Site Search :
·China Inaugurates Confucius Institute U.S. Center in Washington
Rising Logistics Demand amid Warming Economy
·Chinese President Meets Olympic Chief Thomas Bach
·Coffee in Paradise
·Shen Yaoyi’s Long March Classic Fetches US $6.4 Million
·Exploring the Deep Sea
·Daya Bay Pearl of the South China Sea
·Riverside Romance in Central Anhui
·Into the Wild – Hiking through Qizang Valley
·Chinese Economy: On the Path of Scientific Development
·China's Economy over the Last Ten Years
·Private Investment Encouraged to
Promote Mixed Ownership Economy
·The “Nationwide Sport System” Needs Urgent Reform
·The Change One Man Can Make
·On the Pulse of the National Economy
Around Chinamore
·Guizhou Mapping Out Its Road Network – An Interview with Cheng Mengren, Transport Chief of the Guizhou Provincial Government
·Innovative Nanchang
·Scientists Uncover Causes of Mass Extinction in the Ashes

Sanhe has witnessed epic battles. It was here that in 1858, the eighth year of the reign of the Qing Dynasty Emperor Xianfeng, commanders of the Taiping Rebe-llion, namely Chen Yucheng, Li Xiucheng and Wu Dinggui, defeated the army led by Qing commander Li Xubin. The battle was a major engagement of the Taiping Rebellion, bringing instant national fame to the town.

Standing atop the ancient city wall and surveying a commander’s post and rusted barbettes, formidable warriors fill my imagination. I seem to hear the sound of blasting cannons. But the days of battle in Sanhe are long gone. Today’s Sanhe is a tranquil riverside town, albeit with some bloody history.

The breeze soothes my skin as we descend to the Xiaonan River. Ten bridges straddle it, many of which are renowned as engineering feats. Of the 10, our guide says, Sanxian Bridge is the best known and Quezhu Covered Bridge the oldest. Fish dart close to the river’s surface, drooping willows sway gently in the breeze, slow boats meander along the bank and life on the river is a charming and beautiful sight to behold.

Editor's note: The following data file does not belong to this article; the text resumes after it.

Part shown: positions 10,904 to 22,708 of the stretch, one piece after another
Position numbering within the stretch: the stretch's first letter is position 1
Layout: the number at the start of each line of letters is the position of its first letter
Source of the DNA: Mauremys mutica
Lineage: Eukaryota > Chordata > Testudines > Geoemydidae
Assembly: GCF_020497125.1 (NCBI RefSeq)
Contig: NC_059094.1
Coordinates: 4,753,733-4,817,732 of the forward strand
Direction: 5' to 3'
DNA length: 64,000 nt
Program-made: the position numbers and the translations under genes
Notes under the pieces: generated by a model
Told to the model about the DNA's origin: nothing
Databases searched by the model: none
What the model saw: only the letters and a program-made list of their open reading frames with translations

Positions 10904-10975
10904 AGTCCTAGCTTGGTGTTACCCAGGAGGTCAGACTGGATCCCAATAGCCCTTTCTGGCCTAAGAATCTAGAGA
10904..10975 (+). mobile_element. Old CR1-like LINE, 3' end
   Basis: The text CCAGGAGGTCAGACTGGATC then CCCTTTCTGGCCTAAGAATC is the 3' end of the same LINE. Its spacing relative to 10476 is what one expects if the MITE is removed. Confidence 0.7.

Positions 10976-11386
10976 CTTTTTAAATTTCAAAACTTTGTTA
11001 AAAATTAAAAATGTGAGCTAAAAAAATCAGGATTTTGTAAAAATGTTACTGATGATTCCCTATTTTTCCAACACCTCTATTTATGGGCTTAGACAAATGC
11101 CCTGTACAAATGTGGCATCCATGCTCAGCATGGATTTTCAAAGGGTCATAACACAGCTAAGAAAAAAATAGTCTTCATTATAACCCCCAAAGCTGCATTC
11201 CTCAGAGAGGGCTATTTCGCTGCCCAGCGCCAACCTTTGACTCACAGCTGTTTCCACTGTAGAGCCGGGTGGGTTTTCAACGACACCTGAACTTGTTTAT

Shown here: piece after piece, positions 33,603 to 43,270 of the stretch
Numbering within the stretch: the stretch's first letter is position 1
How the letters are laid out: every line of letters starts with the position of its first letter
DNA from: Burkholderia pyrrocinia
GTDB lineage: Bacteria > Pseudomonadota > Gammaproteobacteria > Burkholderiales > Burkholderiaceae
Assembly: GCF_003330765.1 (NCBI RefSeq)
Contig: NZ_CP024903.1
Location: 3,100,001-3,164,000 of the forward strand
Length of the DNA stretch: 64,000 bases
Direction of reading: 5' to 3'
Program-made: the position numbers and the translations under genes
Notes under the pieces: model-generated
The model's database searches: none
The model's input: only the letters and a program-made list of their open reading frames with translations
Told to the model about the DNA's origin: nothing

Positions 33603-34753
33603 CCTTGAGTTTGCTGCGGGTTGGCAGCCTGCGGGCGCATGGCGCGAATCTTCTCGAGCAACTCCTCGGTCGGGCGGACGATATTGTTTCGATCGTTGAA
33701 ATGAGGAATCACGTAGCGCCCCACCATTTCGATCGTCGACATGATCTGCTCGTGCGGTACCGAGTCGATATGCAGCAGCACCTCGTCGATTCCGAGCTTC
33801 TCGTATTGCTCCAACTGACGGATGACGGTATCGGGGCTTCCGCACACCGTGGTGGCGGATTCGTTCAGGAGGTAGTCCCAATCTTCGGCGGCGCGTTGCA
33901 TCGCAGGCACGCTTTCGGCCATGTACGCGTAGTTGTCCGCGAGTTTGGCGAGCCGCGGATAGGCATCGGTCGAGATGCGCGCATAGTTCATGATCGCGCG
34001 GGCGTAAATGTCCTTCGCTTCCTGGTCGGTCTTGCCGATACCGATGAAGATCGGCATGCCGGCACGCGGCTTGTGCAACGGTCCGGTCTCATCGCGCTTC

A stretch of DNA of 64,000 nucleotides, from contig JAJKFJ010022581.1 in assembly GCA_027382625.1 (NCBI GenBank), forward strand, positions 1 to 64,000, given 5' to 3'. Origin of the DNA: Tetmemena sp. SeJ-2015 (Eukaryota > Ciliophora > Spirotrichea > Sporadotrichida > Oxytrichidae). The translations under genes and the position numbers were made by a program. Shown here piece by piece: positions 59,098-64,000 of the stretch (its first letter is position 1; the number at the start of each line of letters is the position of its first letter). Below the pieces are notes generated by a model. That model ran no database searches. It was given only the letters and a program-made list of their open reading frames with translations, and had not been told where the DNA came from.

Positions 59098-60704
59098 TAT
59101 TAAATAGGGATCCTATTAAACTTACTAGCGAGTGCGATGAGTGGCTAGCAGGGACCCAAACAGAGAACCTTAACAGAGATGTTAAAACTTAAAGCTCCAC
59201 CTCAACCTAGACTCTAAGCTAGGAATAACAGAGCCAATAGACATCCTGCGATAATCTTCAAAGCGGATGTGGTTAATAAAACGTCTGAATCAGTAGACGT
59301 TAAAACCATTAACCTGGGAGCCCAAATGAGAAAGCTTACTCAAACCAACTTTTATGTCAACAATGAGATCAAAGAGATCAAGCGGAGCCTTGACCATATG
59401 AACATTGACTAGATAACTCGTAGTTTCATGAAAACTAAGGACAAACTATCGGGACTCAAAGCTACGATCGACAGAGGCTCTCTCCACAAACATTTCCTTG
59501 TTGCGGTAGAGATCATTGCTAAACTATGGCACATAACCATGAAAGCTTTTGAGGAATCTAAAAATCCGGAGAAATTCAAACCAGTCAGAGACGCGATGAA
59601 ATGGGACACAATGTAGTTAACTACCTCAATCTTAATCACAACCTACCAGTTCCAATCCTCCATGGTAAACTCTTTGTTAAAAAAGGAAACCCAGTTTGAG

Food, Glorious Food

We stopped by a food stall to sample the local specialty – Sanhe Mijiao (dumplings in wrappers made from rice flour). In northern China, jiaozi wrappers are made from wheat flour, but in Sanhe they use rice flour. These dumplings are stuffed with minced meat and beancurd. The difference sounds trivial, but it makes a big difference to the taste. The deep-fried dumplings are crispy and delicious.

Near the mijiao stall was a grocery store selling locally made rice wine and dried beancurd. The owner told us that the production of dried beancurd in Sanhe has a history of over 1,000 years, and that their beancurd was especially tasty due to the outstanding quality of the local water.

In front of the store, we spied locals drying small river fish in the sun. Such dried fish count as Anhui’s favorite complement to rice in the winter months.

The culinary culture of Sanhe Town has a long and interesting history. Owing to frequent north-south traffic along the Xiaonan River, many visitors spent time in the town and left their culinary mark. Local cuisine thus developed its distinctive style that combines the best of Anhui, Sichuan and Jiangsu dishes. A well-known folk song in Sanhe mentions a number of local gastronomic favorites, such as melon seeds, Yudai cake, shrimp-flavored dried beancurd and fried Shaomai – a kind of steamed dumpling.

In October 2008, Shu Ting, a renowned Chinese poetess, visited Sanhe Town and fell in love with the local food. She expressed her feelings for the town in a subsequent travel piece, in which she also admitted to gaining much poetic inspiration from its delicately prepared specialties. She singled out Sanhe’s glutinous rice wine, shredded whitebait and soy sauce-stewed duck as favorites.

Walking down ancient slabstone pathways, breathing air redolent of nearby rivers and sampling delicious local food, I found myself falling deeply in love with this peaceful and simple town. It was hard to leave.

   previous page   1   2   3  

VOL.59 NO.12 December 2010 Advertise on Site Contact Us